But this “don’t gobble up all the resources and think it is cool” messaging and the rightful consequences of this behavior are not new.  They are repeated in the Bible passage about camels (or ropes) and needle eyes, the Robin Hood legend, Disney’s 1937 classic “Pigs is Pigs” (see full cartoon here), Roald Dahl’s Willie Wonka  and in Monty Python’s dining scene in “The Meaning of Life.” (I wonder if Donald Trump understands that many of us think about Mr. Creosote and his buckets when Mr. Trump is going on and on and on about how rich he is.)

I mentioned sickness above in regards to Trophy Capitalism as I think that there is a deep psychological aspect to this behavior.  I am not a psychologist, but my sense is that the Koch family is a prime example of this.  Grandpa Koch came to this country in the late 1800's and sought his fortune, in part, because he felt neglected and ignored by his father who had remarried and had a second family.  His son Fred who made a fortune working for Stalin’s communist regime in Russia and later helped co-found the anti-communist John Birch Society seemed to perpetuate this pattern of sons using wealth as a way to gain fatherly approval and attention.   And skimming biographies of the current crop of Kochs we see distant parents and a father that never seemed satisfied acting as an engine for hyper-competitiveness and accumulation of wealth in the four boys molded by the manipulative Fred.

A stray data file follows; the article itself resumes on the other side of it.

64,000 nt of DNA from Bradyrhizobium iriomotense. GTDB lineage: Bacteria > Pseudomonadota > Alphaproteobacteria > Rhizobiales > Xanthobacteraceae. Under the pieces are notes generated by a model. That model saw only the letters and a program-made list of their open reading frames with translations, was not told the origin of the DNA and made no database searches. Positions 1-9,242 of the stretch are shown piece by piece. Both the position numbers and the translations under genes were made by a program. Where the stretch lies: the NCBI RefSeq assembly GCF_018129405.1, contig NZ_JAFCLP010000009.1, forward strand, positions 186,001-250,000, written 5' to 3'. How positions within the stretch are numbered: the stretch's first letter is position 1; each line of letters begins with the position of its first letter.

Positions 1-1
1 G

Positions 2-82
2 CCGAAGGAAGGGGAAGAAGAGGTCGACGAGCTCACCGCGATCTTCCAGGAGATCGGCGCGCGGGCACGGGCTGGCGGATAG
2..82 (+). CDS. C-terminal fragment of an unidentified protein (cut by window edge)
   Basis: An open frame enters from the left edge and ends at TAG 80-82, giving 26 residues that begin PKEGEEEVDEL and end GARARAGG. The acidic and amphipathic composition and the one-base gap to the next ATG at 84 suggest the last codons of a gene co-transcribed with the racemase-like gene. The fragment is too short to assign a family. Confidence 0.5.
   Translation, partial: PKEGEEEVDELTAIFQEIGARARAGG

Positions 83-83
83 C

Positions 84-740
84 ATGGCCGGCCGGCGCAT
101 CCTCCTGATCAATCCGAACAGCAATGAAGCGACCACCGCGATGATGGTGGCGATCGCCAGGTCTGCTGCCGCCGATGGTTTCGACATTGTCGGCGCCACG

Excerpt from "Sons of Wichita: How the Koch Brothers Became America's Most Powerful and Private Dynasty" by Daniel Schulman. 
Now in these tellings of the Koch boys’ youth there is much talk about having to do chores like mucking out horse stalls on their huge estate or other properties held by the family.  But it is hard in this to reconcile these tales of deprivation with living in a house that had a Renoir on the wall (see above excerpt). And, trust me, I get the father resentment that a shovel can bring as I spent a good portion of my free time in high school hand-digging a new drain field for the family’s septic system and moving with shovel and contractor's wheelbarrow the mountain of dirt excavated for the pool my father had put in but was too thrifty to have the dirt hauled away.  But most of us navigated our way through these “I’ll teach you responsibility” exercises without debilitating harm.